Why do airlines license content from content providers? Why don’t they just drop by the video store and pick up a bunch of Blu-ray discs or DVDs? Or why not just download movies digitally to the file server, or stream Netflix on board?
In the first of a series of articles designed to introduce readers from outside the inflight entertainment space to this industry, we observed that first and foremost, IFE is a nontheatrical public performance market.
Theatrical rights cover, very literally, exhibition in theatres – a very public form of exhibition. Television rights cover viewing in the home by a specific audience – a rather private form of exhibition. In between the theatre and the home, we said, nontheatrical public performances emerged; this is a form of exhibition that does not take place in theatres, but does take place in public, including hotels, airplanes, ships, ferries, trains, busses, auditoriums, classrooms, libraries, cars, work camps, etc.
For many years, nontheatrical public performances were protected by technology – the smallest and most portable form by which movies could be exhibited in most of these early communal venues was on 16mm film using a 16mm projector and requiring a projectionist. Among other barriers, most audience members didn’t have access to 16mm film prints. The prints were owned by those with distribution rights, not by members of the audience or the general public, and access to the reversal internegatives from which 16mm prints were struck was strictly controlled.
With reversal internegative costs to create source materials for 16mm running over USD 25,000, and with 16mm prints themselves costing several hundred US dollars even in quantity, cost contained use. In IFE, larger airlines used new movies first, and smaller airlines reused these 16mm prints later in the cycle, in order to share costs.
But – as we would see with increasing frequency – technology changed all of that. In the 1970s, videotape emerged and with it a market for content exhibition whose rules were different than any other.
The most significant change brought about by home video was that – for the first time – the consumers of content would actually own the medium by which the content was conveyed. In theatres, patrons buy tickets to view movies and the prints are owned by the distributor. In television, either advertisers cover the exhibition fees and consumers watch it for free, or the viewer pays a subscription or VOD (video on demand) fee, but TV viewers never own the source of the image. But in the home video market that emerged in the 1970s, consumers would actually buy a videotape and own it.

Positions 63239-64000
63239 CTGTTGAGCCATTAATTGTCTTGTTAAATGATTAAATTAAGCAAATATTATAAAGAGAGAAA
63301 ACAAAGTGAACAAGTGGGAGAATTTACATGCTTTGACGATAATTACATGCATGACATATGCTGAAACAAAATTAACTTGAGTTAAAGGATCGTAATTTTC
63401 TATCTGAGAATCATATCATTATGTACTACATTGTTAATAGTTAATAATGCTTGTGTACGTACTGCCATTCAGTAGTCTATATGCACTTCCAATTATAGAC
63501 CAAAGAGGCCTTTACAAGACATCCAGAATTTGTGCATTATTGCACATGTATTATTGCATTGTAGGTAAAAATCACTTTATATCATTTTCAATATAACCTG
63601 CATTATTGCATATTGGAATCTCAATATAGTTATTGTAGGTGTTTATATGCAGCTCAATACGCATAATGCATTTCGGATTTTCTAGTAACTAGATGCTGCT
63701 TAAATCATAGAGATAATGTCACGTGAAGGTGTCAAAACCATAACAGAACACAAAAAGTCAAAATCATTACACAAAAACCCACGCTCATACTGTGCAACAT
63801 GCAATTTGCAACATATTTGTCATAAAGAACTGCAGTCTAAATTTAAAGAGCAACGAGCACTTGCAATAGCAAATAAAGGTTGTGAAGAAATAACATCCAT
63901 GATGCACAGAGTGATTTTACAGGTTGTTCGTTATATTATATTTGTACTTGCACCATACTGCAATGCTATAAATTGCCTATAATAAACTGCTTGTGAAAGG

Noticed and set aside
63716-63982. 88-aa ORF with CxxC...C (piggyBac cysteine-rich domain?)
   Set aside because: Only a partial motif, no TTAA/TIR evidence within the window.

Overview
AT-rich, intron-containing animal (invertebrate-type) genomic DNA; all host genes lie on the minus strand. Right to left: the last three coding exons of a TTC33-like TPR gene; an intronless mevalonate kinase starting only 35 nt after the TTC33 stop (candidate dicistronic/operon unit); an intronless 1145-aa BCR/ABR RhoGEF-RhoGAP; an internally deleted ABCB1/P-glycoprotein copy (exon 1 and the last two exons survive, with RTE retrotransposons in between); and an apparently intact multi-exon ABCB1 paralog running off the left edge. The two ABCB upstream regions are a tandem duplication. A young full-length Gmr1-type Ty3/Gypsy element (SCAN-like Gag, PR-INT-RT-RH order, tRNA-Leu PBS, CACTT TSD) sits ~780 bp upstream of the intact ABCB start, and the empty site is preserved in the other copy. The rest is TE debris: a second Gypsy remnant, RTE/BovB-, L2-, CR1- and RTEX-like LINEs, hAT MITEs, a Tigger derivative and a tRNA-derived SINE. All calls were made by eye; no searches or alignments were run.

While copyright laws vary on this subject from country to country, the copyright laws with primacy over IFE and Hollywood movies are the copyright laws of the United States, which – prior to 1976 – were not written to adequately limit the rights conveyed by ownership of the underlying distribution media under what is called the “first sale doctrine”.
While volumes could be written on the nuances of the “first sale doctrine”, an overly-simplified definition might be that once a copyrighted work is sold in the form of a book, record, film print, videotape, etc., the right of the copyright owner to control subsequent use of that specific copy of the work largely expires. Other rights such as the right to make copies of that copy – the very heart of “copy right” law – survive the first sale. But in the 1970s, in order to cultivate the new home video market without giving up its other rights, the content community moved to codify its rights and limit the implications of “first sale.”
The US Copyright Law of 1976 provided two key concepts that ensured that ability to sell consumers videocassettes of movies to view in their homes without compromising content providers’ ability to retain and exploit other rights.
First, the 1976 act provided that when consumers buy and own a videocassette – or other physical media – the content that it contains is not owned but licensed, and is subject to the terms and conditions of that license. And while the owner of the videocassette can then resell the cassette, the content that it contains remains subject to the same license terms and conditions regardless of the cassette’s ownership.